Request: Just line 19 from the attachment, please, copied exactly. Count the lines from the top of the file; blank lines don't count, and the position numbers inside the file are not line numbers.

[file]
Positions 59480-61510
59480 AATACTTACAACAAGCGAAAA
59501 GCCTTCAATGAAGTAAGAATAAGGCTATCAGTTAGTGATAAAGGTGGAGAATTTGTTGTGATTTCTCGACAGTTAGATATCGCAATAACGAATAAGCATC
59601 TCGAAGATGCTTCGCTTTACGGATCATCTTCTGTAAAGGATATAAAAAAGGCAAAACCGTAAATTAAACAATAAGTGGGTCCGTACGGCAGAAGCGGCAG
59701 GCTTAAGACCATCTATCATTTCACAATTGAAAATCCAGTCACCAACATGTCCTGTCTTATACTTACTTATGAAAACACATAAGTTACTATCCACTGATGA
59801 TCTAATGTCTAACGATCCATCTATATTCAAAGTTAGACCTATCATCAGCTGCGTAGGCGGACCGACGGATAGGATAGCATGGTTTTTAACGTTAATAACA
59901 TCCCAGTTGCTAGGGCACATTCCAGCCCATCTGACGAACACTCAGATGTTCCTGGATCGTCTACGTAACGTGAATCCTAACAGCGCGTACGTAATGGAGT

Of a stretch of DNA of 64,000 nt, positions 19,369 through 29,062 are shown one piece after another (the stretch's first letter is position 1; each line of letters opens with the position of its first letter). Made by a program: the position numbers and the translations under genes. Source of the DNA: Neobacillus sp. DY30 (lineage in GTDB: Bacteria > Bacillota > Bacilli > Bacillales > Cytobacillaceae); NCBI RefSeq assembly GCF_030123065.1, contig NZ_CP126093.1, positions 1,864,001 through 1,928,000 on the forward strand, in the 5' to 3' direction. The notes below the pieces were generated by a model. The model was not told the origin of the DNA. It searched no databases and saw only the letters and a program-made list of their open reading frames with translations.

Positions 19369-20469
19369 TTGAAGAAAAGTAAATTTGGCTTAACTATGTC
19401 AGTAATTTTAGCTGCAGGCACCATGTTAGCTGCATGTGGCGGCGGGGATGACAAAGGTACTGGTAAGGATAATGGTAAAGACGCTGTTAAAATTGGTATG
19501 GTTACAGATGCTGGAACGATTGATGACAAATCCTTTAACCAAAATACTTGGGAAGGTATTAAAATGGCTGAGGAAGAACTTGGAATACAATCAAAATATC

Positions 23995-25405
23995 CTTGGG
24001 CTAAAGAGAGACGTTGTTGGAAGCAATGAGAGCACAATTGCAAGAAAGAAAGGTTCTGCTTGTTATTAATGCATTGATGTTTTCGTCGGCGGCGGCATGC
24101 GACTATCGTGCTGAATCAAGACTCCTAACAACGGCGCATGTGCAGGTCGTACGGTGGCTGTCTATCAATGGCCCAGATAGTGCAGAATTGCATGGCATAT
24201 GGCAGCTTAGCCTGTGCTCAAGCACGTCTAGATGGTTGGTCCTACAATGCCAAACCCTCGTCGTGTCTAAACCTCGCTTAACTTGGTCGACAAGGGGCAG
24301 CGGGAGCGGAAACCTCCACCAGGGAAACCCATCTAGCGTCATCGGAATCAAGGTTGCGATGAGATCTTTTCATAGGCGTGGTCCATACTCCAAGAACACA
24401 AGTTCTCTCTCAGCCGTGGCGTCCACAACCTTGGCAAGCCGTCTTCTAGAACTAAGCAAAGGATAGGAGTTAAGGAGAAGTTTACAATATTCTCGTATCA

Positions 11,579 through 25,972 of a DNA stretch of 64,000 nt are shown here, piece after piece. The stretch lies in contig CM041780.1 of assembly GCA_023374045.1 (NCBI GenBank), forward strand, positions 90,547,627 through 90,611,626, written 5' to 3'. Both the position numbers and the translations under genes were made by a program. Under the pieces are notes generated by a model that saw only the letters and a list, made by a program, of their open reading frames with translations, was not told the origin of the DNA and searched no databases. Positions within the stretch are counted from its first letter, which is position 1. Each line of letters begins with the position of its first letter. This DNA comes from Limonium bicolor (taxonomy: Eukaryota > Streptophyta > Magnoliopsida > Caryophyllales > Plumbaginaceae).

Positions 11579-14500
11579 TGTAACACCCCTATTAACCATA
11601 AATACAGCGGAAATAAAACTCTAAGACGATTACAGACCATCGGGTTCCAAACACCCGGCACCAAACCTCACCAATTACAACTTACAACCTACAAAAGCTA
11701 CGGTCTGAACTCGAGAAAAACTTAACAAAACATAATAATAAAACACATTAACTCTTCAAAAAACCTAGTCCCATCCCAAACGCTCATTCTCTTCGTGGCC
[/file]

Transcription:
24401 AGTTCTCTCTCAGCCGTGGCGTCCACAACCTTGGCAAGCCGTCTTCTAGAACTAAGCAAAGGATAGGAGTTAAGGAGAAGTTTACAATATTCTCGTATCA